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Plane crash victim Erik Unhjem in 'good' condition, hospital says

The crash of this single-engine plane Aug. 19

The crash of this single-engine plane Aug. 19 into a residential neighborhood in Shirley killed two of the three people aboard, authorities said, and the lone survivor is critically injured. (Aug. 20, 2012) Photo Credit: James Carbone

The 61-year-old Goshen man who was injured in August in a fatal plane crash on Long Island that ended up killing his wife and the owner of the plane has been upgraded to "good" condition, officials at Stony Brook University Hospital said Monday.

In an email, a hospital spokesman said federal privacy regulations barred him from providing more detail on Erik Unhjem's condition.

The Unhjem family also released a statement Monday through the hospital, thanking his caregivers and asking for privacy:

"We are very grateful and thankful for the care he is receiving. Because of the tragic nature of the accident and out of concern for Erik's well-being, we ask that you respect his privacy and the family's privacy during this difficult time. Right now our focus is solely on helping Erik to recover fully."

The American Hospital Association advises hospitals to designate "good" condition to mean that a patient is "conscious and comfortable" and that their vital signs are "stable and within normal limits."

The fiery Aug. 19 crash killed Erik Unhjem's 60-year-old wife, Jane Unhjem, an assistant school superintendent in Goshen, as well as the plane's owner, David McElroy, 53, of Orient on Long Island.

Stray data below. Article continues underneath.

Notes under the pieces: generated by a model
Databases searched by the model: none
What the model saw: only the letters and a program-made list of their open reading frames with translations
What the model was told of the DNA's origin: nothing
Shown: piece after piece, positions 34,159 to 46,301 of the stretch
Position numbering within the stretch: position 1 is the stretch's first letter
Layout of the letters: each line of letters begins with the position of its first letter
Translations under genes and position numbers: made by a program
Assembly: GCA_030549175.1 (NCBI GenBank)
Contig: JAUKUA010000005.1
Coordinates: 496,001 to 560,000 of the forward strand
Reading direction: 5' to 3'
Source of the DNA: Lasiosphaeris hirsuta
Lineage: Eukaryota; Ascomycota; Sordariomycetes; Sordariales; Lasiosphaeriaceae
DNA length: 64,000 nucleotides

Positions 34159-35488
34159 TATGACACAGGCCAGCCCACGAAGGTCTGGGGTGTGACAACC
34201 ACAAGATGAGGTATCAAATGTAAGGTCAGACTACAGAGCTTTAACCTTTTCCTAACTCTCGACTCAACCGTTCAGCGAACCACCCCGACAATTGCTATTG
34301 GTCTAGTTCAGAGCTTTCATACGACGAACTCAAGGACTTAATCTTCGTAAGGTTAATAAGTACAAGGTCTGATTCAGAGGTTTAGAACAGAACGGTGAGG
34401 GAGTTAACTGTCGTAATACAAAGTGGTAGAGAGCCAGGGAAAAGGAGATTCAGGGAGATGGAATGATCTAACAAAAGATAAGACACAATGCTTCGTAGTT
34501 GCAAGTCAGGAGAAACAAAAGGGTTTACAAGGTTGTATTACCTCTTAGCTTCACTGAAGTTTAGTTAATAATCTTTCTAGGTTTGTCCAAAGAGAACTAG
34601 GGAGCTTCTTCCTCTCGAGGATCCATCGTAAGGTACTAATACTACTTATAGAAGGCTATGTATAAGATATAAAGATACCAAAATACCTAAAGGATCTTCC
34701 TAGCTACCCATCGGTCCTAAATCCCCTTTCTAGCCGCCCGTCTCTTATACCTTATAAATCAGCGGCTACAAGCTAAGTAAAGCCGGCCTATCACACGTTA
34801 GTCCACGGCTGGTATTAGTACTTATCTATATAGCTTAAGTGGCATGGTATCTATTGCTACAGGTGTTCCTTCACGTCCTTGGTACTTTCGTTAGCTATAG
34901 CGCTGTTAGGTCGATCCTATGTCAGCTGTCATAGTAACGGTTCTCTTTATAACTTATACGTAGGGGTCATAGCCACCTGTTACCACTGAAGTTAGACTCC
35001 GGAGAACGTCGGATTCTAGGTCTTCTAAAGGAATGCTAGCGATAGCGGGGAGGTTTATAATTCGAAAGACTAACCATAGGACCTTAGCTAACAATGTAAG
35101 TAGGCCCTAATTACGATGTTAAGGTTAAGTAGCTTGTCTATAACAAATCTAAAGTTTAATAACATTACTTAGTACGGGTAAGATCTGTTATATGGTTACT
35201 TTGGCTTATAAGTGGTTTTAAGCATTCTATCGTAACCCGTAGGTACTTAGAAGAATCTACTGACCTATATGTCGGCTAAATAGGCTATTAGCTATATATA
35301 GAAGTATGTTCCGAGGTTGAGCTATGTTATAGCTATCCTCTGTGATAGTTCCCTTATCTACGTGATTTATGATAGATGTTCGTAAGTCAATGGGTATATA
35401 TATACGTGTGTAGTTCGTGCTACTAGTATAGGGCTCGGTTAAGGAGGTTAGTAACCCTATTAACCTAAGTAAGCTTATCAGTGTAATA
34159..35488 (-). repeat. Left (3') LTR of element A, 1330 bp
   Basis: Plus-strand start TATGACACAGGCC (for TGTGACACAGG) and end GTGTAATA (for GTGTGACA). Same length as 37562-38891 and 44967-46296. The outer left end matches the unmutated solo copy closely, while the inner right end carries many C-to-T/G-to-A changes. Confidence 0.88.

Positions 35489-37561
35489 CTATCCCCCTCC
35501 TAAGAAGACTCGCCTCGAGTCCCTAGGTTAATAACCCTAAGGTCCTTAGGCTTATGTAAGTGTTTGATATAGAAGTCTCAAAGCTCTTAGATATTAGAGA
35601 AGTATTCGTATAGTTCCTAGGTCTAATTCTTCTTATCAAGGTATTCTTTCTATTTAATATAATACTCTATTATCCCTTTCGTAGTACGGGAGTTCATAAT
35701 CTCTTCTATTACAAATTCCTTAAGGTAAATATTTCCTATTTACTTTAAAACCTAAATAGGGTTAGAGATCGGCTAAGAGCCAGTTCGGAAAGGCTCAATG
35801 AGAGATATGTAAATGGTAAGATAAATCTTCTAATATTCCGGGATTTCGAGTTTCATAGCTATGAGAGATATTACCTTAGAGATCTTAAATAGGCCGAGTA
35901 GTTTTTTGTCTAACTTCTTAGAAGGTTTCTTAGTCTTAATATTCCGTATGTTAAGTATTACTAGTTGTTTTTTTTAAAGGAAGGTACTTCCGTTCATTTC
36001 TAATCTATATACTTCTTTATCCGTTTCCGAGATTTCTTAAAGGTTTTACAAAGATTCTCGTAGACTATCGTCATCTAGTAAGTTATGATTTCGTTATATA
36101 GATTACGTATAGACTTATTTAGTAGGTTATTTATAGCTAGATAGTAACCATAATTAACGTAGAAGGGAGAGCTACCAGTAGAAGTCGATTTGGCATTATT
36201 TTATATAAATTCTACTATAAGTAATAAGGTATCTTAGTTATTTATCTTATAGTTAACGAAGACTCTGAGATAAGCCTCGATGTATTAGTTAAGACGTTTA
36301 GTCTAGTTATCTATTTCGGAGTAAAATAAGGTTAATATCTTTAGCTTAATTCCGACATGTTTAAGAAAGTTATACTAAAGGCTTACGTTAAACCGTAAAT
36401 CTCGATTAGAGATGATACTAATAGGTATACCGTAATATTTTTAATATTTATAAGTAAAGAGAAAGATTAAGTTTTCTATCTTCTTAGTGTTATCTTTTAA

The cause of the crash remains under investigation.

National Transportation Safety Board investigators said it was unclear whether McElroy or Erik Unhjem was at the controls when the plane pulled up to avoid hitting a house and slammed into an oak tree before crashing upside down on Helene Avenue in Shirley. Both men were licensed pilots. A preliminary NTSB report on the crash found that the plane's engine and controls were working properly, yet the plane was flying at a "slow" and "anemic" pace.

A witness said the plane, a Socata TB10, ran down almost the entire length of the 4,222-foot runway at Brookhaven Calabro Airport before takeoff.

The Unhjems flew to Shirley to inspect the plane before a possible purchase and decided to take it for a test flight, officials said.

Federation Aviation Administration radar records indicated the plane climbed to 200 feet above mean sea level and accelerated to 63 knots groundspeed before falling out of radar range near the crash site, the NTSB said.

Local residents rushed to the crash site and tried to pull McElroy from the wreckage, but were repelled by the intense heat.

Erik Unhjem is a product manager for Pearson Education, a software education company, according to his Facebook and LinkedIn accounts.

Funeral arrangements for Jane Unhjem are pending while her husband recovers, according to Donovan Funeral Home in Goshen.

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